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Impact of associating liver partition and portal vein ligation for staged hepatectomy (ALPPS) on growth of colorectal liver metastases


Kambakamba, Patryk; Linecker, Michael; Schneider, Marcel; Reiner, Cäcilia S; Nguyen-Kim, Thi Dan Linh; Limani, Perparim; Romic, Ivan; Figueras, Joan; Petrowsky, Henrik; Clavien, Pierre-Alain; Lesurtel, Mickaël (2018). Impact of associating liver partition and portal vein ligation for staged hepatectomy (ALPPS) on growth of colorectal liver metastases. Surgery, 163(2):311-317.

Abstract

BACKGROUND Associating liver partition and portal vein ligation for staged hepatectomy induces an unprecedented liver hypertrophy and enables resection of otherwise unresectable liver tumors. The effect of associating liver partition and portal vein ligation for staged hepatectomy on tumor proliferation, however, remains a concern. This study investigated the impact of associating liver partition and portal vein ligation for staged hepatectomy on growth of colorectal metastases in mice and in humans. METHODS The effect of associating liver partition and portal vein ligation for staged hepatectomy and 90% portal vein ligation on colorectal liver and lung metastases was investigated in mice. In vivo tumor progression was assessed by magnetic resonance imaging, histology, and survival experiments. The effects of associating liver partition and portal vein ligation for staged hepatectomy, portal vein ligation, and control sera on cultures of several colorectal cancer cell lines (MC38 and CT26) were tested in vitro. Additionally, the international associating liver partition and portal vein ligation for staged hepatectomy registry enabled us to identify patients with remaining tumor in the future liver remnant after associating liver partition and portal vein ligation for staged hepatectomy stage 1. RESULTS Two and 3 weeks after associating liver partition and portal vein ligation for staged hepatectomy stage 1, portal vein ligation, or sham surgery, liver magnetic resonance images showed similar numbers (P=.14/0.82), sizes (P=.45/0.98), and growth kinetics (P=.58/0.68) of intrahepatic tumor. Tumor growth was not different between the associating liver partition and portal vein ligation for staged hepatectomy and portal vein ligation groups after completion of stage 2. Median survival after tumor cell injection was similar after sham surgery (36 days; 95% confidence interval; 27-57 days), completion of associating liver partition and portal vein ligation for staged hepatectomy (42 days; 95% confidence interval; 35-49 days), and portal vein ligation (39 days; 95% confidence interval; 34-43 days, P=.237). Progression of pulmonary metastases and in vitro cell proliferation were comparable among groups. Observations in humans failed to identify any accelerated tumor growth in the future liver remnant within the regenerative phase after associating liver partition and portal vein ligation for staged hepatectomy stage 1. CONCLUSION The accelerated regeneration process associated with associating liver partition and portal vein ligation for staged hepatectomy does not appear to enhance growth of colorectal metastases.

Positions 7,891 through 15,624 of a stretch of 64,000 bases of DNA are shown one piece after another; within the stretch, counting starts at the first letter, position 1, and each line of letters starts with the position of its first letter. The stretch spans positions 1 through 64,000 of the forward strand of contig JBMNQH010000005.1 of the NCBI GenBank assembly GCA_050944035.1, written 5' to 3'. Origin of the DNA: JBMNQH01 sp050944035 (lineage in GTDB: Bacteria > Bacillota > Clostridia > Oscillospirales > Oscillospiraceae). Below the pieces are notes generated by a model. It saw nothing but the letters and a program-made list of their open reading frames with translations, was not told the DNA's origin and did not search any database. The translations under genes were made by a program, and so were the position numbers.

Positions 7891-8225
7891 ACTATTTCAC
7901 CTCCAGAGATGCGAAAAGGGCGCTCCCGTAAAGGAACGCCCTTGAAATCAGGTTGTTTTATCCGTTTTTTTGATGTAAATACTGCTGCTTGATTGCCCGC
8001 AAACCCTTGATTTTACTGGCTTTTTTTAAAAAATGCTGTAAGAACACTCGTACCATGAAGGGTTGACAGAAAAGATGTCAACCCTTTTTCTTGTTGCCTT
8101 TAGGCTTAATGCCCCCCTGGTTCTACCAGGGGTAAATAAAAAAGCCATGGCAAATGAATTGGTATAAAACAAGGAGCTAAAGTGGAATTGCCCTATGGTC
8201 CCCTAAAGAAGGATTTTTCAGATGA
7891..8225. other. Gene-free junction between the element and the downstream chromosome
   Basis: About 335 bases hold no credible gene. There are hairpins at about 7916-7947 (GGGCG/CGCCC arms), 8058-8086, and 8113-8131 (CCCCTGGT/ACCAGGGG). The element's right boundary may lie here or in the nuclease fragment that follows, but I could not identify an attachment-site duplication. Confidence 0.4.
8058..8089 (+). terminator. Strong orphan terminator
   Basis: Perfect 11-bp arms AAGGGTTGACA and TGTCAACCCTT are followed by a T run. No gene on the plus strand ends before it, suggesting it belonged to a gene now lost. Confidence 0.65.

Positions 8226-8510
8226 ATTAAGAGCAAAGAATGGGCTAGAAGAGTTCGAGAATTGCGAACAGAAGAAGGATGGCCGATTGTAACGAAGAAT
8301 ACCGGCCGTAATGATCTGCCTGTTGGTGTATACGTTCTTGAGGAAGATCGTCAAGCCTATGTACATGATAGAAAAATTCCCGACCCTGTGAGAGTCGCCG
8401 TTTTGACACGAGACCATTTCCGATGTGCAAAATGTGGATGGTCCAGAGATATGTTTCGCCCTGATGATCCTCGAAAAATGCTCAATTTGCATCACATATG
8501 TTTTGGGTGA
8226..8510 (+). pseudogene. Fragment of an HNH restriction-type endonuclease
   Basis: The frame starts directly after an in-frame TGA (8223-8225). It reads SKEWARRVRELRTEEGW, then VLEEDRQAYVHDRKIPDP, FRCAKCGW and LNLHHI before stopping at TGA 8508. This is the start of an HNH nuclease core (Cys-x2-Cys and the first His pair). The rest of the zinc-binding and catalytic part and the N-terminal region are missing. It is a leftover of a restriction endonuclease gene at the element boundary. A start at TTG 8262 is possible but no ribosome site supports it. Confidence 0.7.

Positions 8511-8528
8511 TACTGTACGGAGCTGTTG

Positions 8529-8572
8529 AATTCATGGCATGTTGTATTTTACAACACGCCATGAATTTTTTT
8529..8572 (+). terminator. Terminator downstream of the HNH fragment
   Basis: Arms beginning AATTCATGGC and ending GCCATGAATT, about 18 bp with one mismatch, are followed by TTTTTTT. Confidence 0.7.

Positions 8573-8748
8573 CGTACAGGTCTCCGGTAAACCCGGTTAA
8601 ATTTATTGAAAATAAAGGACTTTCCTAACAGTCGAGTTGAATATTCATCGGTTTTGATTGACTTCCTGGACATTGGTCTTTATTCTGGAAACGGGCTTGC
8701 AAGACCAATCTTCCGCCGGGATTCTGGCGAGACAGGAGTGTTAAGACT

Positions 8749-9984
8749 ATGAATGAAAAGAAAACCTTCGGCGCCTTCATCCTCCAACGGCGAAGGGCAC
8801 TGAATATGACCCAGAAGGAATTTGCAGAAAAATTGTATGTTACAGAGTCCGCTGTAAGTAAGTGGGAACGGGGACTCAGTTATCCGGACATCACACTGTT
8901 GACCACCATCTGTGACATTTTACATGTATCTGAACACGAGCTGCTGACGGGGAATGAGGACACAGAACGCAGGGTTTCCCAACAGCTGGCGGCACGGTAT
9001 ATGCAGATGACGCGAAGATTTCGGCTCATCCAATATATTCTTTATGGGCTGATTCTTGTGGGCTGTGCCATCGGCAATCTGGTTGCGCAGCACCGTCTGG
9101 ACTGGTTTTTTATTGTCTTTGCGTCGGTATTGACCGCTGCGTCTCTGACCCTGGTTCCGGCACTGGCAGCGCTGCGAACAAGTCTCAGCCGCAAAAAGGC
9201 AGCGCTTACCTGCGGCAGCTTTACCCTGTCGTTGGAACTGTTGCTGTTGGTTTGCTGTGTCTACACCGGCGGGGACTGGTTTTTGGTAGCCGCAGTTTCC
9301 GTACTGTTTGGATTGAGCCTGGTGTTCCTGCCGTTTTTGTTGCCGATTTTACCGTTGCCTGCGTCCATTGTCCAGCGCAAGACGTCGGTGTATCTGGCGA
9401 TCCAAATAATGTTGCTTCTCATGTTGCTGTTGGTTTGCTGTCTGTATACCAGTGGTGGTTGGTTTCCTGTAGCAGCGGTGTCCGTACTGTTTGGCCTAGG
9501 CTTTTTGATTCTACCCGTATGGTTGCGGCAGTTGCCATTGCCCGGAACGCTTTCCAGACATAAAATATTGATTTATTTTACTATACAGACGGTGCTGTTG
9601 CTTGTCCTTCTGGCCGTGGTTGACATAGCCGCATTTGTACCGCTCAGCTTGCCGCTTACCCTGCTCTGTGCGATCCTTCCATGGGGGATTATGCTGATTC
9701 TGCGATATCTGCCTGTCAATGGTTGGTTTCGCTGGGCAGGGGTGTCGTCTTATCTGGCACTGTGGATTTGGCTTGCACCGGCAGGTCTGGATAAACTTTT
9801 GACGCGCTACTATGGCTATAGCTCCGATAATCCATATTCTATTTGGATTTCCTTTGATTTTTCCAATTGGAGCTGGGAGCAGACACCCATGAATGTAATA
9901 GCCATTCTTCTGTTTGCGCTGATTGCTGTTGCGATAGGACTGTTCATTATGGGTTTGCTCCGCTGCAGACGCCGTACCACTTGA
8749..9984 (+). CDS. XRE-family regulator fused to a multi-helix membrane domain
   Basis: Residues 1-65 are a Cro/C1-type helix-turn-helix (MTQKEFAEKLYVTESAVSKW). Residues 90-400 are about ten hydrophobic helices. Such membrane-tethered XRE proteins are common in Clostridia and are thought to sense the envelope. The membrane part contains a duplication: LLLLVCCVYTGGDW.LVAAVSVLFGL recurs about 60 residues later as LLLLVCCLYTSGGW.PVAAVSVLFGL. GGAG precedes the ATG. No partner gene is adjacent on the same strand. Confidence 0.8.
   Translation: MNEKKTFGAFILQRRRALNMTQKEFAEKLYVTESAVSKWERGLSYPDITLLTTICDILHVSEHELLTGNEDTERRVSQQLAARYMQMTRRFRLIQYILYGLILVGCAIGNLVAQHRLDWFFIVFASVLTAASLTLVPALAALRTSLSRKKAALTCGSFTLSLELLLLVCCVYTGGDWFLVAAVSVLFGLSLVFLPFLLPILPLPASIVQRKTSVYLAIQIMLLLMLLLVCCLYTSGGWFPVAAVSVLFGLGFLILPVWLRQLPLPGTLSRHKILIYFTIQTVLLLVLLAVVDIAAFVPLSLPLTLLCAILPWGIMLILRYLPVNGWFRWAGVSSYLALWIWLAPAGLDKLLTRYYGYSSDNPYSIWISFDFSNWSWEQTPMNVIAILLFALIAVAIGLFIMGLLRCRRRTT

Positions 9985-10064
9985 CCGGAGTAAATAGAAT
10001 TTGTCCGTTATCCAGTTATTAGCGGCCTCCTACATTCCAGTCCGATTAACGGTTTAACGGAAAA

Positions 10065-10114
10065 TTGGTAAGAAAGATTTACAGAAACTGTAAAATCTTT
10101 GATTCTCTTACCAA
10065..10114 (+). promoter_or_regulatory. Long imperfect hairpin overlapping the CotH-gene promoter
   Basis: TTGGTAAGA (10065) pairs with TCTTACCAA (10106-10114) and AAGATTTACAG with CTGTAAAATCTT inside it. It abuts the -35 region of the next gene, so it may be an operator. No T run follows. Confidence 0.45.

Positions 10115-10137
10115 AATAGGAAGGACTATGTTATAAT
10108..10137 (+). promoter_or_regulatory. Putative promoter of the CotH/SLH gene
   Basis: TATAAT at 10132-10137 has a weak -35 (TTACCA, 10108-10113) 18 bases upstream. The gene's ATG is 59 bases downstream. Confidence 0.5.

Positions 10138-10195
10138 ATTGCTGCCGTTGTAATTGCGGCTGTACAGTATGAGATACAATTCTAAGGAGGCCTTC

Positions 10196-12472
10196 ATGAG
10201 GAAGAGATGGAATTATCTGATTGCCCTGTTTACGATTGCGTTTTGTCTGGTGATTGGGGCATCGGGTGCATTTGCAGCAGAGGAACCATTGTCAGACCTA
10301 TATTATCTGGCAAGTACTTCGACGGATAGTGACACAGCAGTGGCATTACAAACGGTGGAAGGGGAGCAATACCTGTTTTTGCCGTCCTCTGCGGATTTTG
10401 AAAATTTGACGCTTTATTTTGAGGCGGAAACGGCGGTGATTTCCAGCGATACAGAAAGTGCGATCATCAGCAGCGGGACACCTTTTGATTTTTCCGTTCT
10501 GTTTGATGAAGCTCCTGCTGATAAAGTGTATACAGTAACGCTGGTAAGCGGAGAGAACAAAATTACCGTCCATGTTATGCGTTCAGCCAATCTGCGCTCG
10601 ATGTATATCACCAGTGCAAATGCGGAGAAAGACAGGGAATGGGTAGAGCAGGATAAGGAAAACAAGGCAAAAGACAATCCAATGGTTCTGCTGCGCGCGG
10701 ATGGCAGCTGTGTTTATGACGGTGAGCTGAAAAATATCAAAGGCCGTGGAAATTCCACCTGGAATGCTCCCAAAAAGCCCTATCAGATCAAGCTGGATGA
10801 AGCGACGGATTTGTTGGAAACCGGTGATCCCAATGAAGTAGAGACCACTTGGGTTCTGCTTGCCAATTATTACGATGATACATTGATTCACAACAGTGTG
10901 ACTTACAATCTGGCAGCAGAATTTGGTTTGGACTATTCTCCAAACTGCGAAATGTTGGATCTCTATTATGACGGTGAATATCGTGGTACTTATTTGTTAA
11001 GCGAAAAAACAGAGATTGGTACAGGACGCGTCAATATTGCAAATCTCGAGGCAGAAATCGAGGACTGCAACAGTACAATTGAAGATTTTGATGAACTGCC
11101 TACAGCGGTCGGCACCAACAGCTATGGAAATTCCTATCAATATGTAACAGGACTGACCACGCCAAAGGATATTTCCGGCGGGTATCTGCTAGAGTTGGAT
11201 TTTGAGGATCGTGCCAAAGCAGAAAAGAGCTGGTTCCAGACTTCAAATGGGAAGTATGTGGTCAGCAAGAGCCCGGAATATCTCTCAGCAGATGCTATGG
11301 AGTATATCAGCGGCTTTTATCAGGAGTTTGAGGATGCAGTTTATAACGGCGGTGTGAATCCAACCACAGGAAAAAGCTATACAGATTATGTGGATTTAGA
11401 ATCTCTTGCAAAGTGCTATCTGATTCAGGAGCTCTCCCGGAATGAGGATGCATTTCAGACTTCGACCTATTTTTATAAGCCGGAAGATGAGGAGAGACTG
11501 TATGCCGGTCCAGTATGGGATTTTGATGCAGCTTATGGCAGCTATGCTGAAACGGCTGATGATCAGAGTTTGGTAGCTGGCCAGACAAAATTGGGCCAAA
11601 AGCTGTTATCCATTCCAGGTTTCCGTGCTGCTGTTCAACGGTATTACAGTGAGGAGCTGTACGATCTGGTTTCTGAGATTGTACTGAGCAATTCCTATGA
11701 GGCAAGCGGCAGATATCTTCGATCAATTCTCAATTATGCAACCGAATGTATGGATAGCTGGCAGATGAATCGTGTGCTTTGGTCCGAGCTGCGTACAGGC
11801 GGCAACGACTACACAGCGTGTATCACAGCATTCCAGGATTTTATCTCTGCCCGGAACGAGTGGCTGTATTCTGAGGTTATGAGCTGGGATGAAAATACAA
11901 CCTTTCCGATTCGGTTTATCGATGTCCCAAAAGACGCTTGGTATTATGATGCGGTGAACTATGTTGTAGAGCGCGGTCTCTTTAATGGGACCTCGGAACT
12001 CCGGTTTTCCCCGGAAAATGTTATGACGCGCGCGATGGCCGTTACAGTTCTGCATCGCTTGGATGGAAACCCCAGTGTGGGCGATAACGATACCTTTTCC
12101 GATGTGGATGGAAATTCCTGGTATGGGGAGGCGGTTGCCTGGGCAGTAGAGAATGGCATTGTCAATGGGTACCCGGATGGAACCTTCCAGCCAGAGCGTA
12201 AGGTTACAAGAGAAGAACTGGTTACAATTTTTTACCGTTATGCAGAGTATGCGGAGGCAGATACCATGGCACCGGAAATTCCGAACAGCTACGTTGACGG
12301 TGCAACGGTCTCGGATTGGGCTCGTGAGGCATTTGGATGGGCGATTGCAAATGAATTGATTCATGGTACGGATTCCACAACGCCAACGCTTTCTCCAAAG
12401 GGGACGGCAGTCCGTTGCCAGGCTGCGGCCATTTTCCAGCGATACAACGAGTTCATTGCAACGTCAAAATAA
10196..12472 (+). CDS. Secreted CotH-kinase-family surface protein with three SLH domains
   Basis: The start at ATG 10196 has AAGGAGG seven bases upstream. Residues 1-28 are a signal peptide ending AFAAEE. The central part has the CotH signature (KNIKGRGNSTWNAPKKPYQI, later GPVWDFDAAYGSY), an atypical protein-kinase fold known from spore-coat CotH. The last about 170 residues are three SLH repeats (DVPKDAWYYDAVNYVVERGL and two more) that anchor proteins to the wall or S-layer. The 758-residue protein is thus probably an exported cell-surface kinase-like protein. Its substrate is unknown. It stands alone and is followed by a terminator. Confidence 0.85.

Abstract